A way of feeling: like helping a person to be less scared, less depressed, or less anxious;
A way of thinking: like learning to problem-solve or get rid of self-defeating thoughts;
A way of dealing with physical or medical problems: like reducing back pain or helping a person stick to a doctor’s suggestions.

Cognitive behavioral therapists usually focus more on the current situation and its solution, rather than the past. They concentrate on a person’s views and beliefs about their life. CBT is an effective treatment for individuals, parents, children, couples, and families. The goal of CBT is to help people improve and gain more control over their lives by changing behaviors that don’t work well to ones that do.

How to Get Help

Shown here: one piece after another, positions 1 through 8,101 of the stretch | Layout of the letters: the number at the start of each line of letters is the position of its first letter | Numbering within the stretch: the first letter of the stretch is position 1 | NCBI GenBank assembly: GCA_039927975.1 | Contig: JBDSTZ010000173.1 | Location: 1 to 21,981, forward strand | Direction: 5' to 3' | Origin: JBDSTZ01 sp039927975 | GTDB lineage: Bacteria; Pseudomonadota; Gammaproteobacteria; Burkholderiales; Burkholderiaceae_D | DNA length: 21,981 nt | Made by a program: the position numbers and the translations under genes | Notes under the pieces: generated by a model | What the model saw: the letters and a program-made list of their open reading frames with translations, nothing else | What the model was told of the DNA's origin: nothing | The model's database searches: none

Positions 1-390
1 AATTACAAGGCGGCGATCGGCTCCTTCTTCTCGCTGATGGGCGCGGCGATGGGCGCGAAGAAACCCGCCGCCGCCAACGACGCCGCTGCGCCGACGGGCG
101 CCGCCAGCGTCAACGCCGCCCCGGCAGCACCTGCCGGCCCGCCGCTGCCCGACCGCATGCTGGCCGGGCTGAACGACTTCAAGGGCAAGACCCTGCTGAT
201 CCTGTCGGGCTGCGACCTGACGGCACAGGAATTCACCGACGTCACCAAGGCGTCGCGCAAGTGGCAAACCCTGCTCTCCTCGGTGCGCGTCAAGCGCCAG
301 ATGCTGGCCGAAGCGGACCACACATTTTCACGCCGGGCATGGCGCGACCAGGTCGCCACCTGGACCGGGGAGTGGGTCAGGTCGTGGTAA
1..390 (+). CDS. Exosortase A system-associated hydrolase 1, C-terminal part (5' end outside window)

If you are looking for help, either for yourself or someone else, you may be tempted to call someone who advertises in a local publication or who comes up from a search of the Internet. You may, or may not, find a competent therapist in this manner. It is wise to check on the credentials of a psychotherapist. It is expected that competent therapists hold advanced academic degrees. They should be listed as members of professional organizations, such as the Association for Behavioral and Cognitive Therapies or the American Psychological Association. Of course, they should be licensed to practice in your state. You can find competent specialists who are affiliated with local universities or mental health facilities or who are listed on the websites of professional organizations. You may, of course, visit our website ( and click on “Find a CBT Therapist”

The Association for Behavioral and Cognitive Therapies (ABCT) is an interdisciplinary organization committed to the advancement of a scientific approach to the understanding and amelioration of problems of the human condition. These aims are achieved through the investigation and application of behavioral, cognitive, and other evidence-based principles to assessment, prevention, and treatment.